Rebekah Hodge is an M.A. student in the Food Studies Program at NYU Steinhardt, where she studies the use of food as a weapon of war, focusing primarily on the twentieth century.
Pepsi, less iconic than the world-famous Coca-Cola, forged new paths in the Soviet Union during the Cold War. Prevented from entering the USSR, Coke was banished from the East and became the longed-for soft drink for teenagers and young adults across Eastern and Central Europe. Although Coke was not available, Pepsi gave Soviets the fizzy and sugary flavor of the West so many were craving.
Leading the Pepsi charge was businessman and future PepsiCo CEO Donald M. Kendall, who, at the 1959 American National Exhibition, handed a cup of Pepsi to Nikita Khrushchev — who eagerly slurped it up and asked for more. Bearing Khrushchev’s unofficial seal of approval, Pepsi made its way into the USSR.
The fizzy beverage became the first — and remained the only — American product to be sold in the USSR. What made the situation complicated was the fact that PepsiCo could not receive any financial payment from the USSR or a USSR-based company. Rather than agreeing to have its product shipped into the Soviet Union without payment, PepsiCo struck a deal with the Russians. In exchange for providing all the necessary materials and equipment for the production and sale of Pepsi on Soviet territory, PepsiCo would retain sole rights to sell Stolichayna Vodka in the US. Not only did Pepsi bring American soda to the USSR, then, but also brought Russian vodka into the US. Cans and bottles of Pepsi were made, distributed and sold across the USSR from the 1960s until the collapse of the Soviet Union in 1991 featuring the same recipe as was used in the US, albeit under Russian labels.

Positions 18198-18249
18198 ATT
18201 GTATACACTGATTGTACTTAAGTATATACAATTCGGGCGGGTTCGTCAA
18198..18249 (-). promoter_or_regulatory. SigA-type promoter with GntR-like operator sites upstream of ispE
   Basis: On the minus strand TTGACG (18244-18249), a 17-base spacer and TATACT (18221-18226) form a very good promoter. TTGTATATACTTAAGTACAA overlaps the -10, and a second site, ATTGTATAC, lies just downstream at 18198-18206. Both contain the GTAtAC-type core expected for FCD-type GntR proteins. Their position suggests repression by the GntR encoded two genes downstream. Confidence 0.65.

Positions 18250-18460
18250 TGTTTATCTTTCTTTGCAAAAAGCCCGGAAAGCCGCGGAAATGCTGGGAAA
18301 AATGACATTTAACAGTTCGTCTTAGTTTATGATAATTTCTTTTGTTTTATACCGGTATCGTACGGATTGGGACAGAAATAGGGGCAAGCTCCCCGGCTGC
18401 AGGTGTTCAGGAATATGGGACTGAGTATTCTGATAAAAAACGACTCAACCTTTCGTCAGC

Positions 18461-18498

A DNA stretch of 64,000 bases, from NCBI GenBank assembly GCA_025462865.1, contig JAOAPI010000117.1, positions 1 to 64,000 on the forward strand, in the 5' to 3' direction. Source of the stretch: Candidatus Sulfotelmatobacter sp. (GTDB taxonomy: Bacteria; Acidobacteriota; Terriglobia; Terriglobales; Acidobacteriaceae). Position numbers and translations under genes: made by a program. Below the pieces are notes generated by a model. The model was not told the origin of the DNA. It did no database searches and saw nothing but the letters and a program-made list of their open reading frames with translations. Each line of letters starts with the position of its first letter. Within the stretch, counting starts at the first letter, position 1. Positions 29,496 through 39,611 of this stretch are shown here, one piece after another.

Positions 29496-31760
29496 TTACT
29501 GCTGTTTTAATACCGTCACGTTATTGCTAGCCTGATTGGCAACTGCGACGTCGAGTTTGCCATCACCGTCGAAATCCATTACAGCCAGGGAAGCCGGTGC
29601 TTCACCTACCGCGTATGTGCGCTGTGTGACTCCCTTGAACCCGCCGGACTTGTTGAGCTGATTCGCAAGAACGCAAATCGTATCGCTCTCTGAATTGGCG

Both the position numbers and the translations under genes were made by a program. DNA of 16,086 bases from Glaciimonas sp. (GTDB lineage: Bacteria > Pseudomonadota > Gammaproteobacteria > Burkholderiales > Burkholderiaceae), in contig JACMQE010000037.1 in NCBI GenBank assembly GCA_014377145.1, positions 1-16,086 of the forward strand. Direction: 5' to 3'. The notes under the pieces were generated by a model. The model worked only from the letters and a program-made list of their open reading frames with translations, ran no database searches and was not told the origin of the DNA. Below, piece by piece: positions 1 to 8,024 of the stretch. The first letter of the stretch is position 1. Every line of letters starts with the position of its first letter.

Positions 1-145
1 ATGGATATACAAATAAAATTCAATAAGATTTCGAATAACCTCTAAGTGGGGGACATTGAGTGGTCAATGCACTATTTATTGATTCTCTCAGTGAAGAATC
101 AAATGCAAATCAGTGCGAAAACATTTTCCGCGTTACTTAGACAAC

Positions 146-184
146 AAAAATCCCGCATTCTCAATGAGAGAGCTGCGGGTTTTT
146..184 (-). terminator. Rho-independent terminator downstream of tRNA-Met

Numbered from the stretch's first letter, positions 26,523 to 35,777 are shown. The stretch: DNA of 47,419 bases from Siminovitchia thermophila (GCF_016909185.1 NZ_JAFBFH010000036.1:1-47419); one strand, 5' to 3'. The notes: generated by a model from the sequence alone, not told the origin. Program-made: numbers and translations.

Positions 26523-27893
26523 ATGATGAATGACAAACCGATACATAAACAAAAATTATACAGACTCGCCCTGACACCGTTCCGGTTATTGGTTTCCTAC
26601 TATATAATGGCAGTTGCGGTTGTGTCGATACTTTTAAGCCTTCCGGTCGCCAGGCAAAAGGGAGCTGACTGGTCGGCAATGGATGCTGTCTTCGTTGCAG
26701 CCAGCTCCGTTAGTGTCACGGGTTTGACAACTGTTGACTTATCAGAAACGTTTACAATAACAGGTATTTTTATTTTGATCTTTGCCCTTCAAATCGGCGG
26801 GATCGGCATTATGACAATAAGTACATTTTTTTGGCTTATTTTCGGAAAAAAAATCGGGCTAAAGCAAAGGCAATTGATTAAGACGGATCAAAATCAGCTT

New forms of distribution were also explored in the USSR that were not used in the US. One such method was a type of communal machine. Placed outside, a large machine would pour a glass of Pepsi into a reusable glass cup when a customer inserted their coins into the machine. Excited for their Pepsi, consumers would then drink their soda from the glass and then return the glass to the machine for the next customer to use.
Though this means of distribution did not reach the US, the communal nature of drinking Pepsi helped promote its sales, while also taking advantage of the strong emphasis on communality within official Soviet ideology.
As the New York Times reported in 1976, Russia-based Pepsi plants were on track to produce 216 million bottles of Pepsi per year as of 1978. While not everyone in the USSR was able to, or wanted to, drink it, the penetration of the market and the popularity among Russians at the time suggests that Soviets were far more open to Western goods than their leaders may have supposed — or wanted to exploit.